*Alicia Keys, the Black Eyed Peas and Shakira were among dozens of high-octane performers who rocked Soweto’s Orlando Stadium Thursday night to mark Africa’s first ever World Cup tournament. [Scroll down to watch performances.]
According to AFP, a slew of local warm-up acts played for hours before the internationally televised portion of the concert began at 8 p.m.
Veteran South African trumpeter Hugh Masekela took the stage with “Grazin’ in the Grass” a No. 1 international hit in 1968. He was quickly joined by a new South African star, Lira, who covered the late Miriam Makeba’s “Pata Pata,” another worldwide hit that originated in South Africa.
The Black Eyed Peas were next with a medley of their hits, followed by the blind duo Amadou & Mariam of Mali.
Shakira, wearing an animal print, waka waka-ed — the anthem and dance of the World Cup. The turbaned Tinariwen brought the sounds of Mali’s desert nomads to the mix. The crowd swayed to Keys, and did the toyi-toyi — the protest dance of the apartheid era — to hometown favorites BLK JKS. Colombian rocker Juanes, in a multicolored warm-up jacket, debuted his newest single, “Yerbatero” to cheers from the crowd.
The closing anthem was Sly and the Family Stone’s “Everyday People,” punctuated by fireworks.
Several other icons of the anti-apartheid struggle in South Africa attended the concert — including Mandela’s former wife, Winnie, and Archbishop Desmond Tutu, who at one point was dancing in his seat to the music.
Today, a sold-out crowd of 84,490 attended the World Cup opening ceremony at Soweto’s Soccer City, which featured hundreds of African drummers and dancers in vivid greens, reds and yellows; and a performance by R. Kelly with the Soweto Spiritual Singers.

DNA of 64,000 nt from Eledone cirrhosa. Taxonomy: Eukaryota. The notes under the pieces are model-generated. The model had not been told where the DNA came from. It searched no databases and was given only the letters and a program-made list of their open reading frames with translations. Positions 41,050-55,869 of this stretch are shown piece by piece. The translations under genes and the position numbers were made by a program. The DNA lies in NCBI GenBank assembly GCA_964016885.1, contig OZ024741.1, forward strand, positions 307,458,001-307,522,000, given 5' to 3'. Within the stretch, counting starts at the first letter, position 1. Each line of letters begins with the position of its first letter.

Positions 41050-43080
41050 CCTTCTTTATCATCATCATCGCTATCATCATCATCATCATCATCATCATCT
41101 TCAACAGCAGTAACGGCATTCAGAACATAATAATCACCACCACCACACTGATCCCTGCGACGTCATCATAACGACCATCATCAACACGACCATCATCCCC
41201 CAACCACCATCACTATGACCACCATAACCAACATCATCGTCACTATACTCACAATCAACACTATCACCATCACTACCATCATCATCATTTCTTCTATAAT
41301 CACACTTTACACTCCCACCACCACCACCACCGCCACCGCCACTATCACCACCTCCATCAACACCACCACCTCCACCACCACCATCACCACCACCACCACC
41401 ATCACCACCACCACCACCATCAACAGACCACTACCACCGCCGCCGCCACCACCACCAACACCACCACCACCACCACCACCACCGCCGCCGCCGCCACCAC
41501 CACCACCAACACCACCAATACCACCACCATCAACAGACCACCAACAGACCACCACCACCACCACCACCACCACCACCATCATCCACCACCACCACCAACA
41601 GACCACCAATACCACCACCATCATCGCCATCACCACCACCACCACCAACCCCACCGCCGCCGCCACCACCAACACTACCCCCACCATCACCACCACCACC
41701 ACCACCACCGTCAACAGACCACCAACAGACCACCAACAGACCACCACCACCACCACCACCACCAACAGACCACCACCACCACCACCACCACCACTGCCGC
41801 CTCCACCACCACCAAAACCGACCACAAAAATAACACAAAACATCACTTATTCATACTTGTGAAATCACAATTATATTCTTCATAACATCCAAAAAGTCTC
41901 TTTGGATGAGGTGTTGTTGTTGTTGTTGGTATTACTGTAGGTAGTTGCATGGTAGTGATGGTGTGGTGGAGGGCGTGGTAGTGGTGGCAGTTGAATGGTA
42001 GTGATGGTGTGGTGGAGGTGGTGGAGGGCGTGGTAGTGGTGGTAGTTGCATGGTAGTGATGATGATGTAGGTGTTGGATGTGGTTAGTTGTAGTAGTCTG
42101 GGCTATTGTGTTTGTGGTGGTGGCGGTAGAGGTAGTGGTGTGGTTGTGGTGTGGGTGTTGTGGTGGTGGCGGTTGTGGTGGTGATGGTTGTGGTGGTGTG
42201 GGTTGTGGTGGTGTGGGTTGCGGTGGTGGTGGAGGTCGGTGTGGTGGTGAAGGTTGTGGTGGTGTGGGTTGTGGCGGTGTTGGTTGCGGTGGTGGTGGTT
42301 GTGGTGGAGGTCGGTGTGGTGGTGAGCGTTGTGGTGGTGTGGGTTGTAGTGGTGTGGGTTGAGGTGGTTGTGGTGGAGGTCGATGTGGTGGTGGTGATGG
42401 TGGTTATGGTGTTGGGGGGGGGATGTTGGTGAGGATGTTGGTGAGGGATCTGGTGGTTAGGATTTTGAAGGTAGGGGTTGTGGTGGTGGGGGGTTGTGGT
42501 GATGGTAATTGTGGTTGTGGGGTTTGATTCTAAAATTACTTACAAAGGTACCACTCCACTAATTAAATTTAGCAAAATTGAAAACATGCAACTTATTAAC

Dressed in black with a shiny hoodie, the R&B singer began his performance in a crouched position before unfurling to deliver a rousing version of his own song “Sign of a Victory.” The song is the Official 2010 FIFA World Cup Anthem and the opening track on Sony Music’s “Listen Up! The Official 2010 World Cup Album.”
However, former South African president Nelson Mandela had to miss the country’s celebrations due to a family tragedy. As previously reported, his 13-year-old great-granddaughter Zenani died in a car crash on the way home from Thursday’s pre-World Cup concert, forcing the beloved 91-year-old father of post-apartheid South Africa to cancel his attendance.
Zenani, 13, was one of the nine great-grandchildren of Mandela, whose charisma and prestige is credited with helping South Africa win the World Cup bid in 2004.
“South Africans and people all over the world will stand in solidarity with Mr. Mandela and his family in the aftermath of this tragedy,” the former president’s foundation said.
Former South Africa President F.W. De Klerk, who shared a Nobel Peace Prize with Mandela for negotiating an end to white-minority rule, was present at the opening ceremony, organizers said. Other VIPS included the presidents of South Africa and Mexico — Jacob Zuma and Felipe Calderon — and U.S. Vice President Joe Biden.